Biography, Art Practices and Influences
 
I was born into a Sydney family of stained glass artists going back 4 generations. The family home is attached to a large factory workshop where they produced huge windows for churches and public buildings around Australia. It was like living in the restoration and storage area of a museum - stuffed to the brim with antiques, tribal and aboriginal artifacts, huge drawings of window designs, my father's paintings in progress, vintage cars being restored, new pieces of furniture being constructed from damaged antiques, rare and interesting glass objects and artworks, old books, inventions and antique restorations in progress. 
 
The workshop has been used for stained glass production since the late 18oo's and still has many of the old machines from that time such as a large grinding wheel 1m across, a kiln / oven with drawers to bake the painted images (eg. Jesus) onto the glass, a stone cauldron to melt lead to pour into leadlight casing moulds. There are large windows where the finished stained glass panels are displayed so that light streams through in vivid colours. The main influence of my art has been this intencity of coloured glass, the clear strong lines of the lead casing, and the baked on drawings in black.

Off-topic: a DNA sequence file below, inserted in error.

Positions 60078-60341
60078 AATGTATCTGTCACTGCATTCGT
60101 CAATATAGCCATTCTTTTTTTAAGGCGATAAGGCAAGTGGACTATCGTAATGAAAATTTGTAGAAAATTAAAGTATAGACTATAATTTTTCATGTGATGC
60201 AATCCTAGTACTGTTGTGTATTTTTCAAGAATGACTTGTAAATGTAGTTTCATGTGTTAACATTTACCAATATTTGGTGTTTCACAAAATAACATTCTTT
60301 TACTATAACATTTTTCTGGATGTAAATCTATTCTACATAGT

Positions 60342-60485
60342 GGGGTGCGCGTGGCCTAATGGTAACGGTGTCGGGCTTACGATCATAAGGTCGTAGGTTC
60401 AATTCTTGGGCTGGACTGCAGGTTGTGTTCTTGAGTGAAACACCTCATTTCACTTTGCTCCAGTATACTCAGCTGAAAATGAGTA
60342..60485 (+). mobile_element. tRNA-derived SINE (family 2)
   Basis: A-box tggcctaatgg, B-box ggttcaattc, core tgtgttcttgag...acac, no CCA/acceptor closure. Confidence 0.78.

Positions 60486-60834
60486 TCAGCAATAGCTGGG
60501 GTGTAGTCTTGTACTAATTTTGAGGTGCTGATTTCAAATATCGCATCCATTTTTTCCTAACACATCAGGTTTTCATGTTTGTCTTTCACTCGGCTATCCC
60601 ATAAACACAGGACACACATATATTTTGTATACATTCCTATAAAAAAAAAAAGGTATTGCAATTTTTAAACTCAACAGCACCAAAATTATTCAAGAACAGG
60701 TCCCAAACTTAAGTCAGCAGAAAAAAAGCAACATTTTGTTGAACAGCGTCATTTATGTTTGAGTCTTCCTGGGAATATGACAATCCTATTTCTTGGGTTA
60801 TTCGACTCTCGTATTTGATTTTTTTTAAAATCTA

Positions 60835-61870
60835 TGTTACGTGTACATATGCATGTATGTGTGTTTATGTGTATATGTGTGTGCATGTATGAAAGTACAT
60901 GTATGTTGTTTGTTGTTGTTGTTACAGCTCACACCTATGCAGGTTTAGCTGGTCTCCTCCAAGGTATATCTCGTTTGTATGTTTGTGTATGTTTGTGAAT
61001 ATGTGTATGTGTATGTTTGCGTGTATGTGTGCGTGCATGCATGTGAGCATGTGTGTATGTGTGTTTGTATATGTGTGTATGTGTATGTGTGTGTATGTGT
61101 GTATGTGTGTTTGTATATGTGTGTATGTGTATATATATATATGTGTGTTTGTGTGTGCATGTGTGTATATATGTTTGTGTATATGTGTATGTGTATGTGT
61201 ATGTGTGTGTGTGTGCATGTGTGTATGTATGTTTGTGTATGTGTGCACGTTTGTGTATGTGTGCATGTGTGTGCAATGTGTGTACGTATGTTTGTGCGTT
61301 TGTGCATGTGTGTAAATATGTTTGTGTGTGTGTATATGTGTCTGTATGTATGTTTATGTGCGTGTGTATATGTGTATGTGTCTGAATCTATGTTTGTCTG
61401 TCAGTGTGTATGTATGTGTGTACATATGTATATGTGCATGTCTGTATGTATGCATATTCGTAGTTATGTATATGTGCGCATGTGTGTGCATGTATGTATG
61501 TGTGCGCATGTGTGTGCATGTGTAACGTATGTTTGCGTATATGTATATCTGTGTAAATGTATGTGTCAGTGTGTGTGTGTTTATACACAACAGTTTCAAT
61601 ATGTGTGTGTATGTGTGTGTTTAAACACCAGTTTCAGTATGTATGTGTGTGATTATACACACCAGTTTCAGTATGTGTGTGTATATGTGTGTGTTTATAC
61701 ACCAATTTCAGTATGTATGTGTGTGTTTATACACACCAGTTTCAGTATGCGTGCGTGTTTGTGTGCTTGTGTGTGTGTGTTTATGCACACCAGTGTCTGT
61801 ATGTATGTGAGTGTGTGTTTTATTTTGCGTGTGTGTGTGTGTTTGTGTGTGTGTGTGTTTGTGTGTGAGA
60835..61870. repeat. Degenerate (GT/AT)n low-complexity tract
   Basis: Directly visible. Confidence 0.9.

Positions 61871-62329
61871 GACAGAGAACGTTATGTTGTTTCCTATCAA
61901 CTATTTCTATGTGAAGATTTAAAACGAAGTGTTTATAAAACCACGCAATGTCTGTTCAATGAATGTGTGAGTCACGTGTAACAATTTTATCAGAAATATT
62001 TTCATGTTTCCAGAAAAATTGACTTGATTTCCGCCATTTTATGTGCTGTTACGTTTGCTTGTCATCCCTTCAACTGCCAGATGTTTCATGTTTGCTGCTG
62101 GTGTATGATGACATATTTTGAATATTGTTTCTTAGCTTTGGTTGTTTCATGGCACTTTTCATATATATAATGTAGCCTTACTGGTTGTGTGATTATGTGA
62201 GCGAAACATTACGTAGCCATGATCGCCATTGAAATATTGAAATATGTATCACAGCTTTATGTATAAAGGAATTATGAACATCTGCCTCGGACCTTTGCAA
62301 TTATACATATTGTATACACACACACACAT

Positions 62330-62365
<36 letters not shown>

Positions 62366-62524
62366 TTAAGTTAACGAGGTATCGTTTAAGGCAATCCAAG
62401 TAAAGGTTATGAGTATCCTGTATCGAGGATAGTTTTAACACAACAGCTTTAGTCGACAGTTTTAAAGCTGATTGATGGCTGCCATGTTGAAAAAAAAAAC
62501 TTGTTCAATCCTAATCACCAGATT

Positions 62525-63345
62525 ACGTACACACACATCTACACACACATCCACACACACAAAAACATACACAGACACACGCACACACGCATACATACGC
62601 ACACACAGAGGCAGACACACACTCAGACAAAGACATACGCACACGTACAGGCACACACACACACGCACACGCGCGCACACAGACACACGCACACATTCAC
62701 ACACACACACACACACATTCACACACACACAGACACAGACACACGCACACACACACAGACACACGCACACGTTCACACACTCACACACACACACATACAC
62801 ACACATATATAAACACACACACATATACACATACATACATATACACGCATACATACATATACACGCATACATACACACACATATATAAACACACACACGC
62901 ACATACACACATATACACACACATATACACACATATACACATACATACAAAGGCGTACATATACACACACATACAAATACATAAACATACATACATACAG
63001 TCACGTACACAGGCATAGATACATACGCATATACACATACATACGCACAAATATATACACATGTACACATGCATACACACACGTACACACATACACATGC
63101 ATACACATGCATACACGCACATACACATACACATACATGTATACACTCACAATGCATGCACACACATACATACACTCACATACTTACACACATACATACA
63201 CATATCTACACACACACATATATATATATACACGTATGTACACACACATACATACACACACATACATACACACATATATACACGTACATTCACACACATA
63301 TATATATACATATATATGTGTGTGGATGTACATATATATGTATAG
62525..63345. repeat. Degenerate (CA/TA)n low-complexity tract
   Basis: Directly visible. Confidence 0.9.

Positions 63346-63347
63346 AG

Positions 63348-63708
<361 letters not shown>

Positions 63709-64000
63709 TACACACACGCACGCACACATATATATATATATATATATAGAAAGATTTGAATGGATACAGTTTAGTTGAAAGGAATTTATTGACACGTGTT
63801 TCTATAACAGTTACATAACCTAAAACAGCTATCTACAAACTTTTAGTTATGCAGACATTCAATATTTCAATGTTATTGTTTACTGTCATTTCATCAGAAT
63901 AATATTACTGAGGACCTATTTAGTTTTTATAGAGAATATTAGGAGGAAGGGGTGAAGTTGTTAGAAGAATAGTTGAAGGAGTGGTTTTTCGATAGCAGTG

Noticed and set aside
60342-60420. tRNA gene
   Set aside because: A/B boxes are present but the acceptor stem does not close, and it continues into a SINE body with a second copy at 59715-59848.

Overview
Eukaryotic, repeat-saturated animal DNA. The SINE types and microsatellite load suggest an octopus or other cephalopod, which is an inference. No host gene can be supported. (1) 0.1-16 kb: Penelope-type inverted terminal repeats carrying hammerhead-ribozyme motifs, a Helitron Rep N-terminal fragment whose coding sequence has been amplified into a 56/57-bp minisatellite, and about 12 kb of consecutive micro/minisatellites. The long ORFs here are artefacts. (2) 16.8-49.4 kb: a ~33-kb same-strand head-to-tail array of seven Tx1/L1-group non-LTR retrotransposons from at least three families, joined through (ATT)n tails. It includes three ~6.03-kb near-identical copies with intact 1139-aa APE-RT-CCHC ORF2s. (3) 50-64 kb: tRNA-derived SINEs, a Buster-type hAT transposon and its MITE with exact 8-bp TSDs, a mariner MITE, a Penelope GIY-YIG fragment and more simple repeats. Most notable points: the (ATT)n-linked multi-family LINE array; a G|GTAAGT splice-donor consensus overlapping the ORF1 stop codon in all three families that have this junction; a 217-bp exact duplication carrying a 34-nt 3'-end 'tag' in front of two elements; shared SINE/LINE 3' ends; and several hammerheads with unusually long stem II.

When the family went on holidays we stayed at dairy farms and bush properties owned by relatives. In Sydney we lived near the airport, so farm life, in the company of plants and animals was a world away. Since leaving home I have lived mostly in small river-front communities that are surrounded by virgin bush, where the day to day sounds are of passing boats and the antics of birds rather than traffic noise - even right in the middle of Sydney.  Consequently, I have become a landscape painter with an addiction to painting water. Having imediate access to such raw natural environments means I've had the time to wander slowly and study the intricate details of textures, light, colour, flora and fauna.
 
Waterfront living is soft of my senses and I've been lucky to live in some delightful river and beachfront homes. On Syney's Georges river, I lived in a boatshed / cottage, built on stilts in the water. The sound of wavelets under the floorboards was soothing. The loungeroom had double garage doors that opened onto a pier which went out 50 metres into the river. On workdays, men in suits and ties, whistling and singing, would row across to the opposite shore to catch a bus into the city. One of the benefits of living there is being able to have a fishing line out from the loungroom while cooking dinner or watching TV.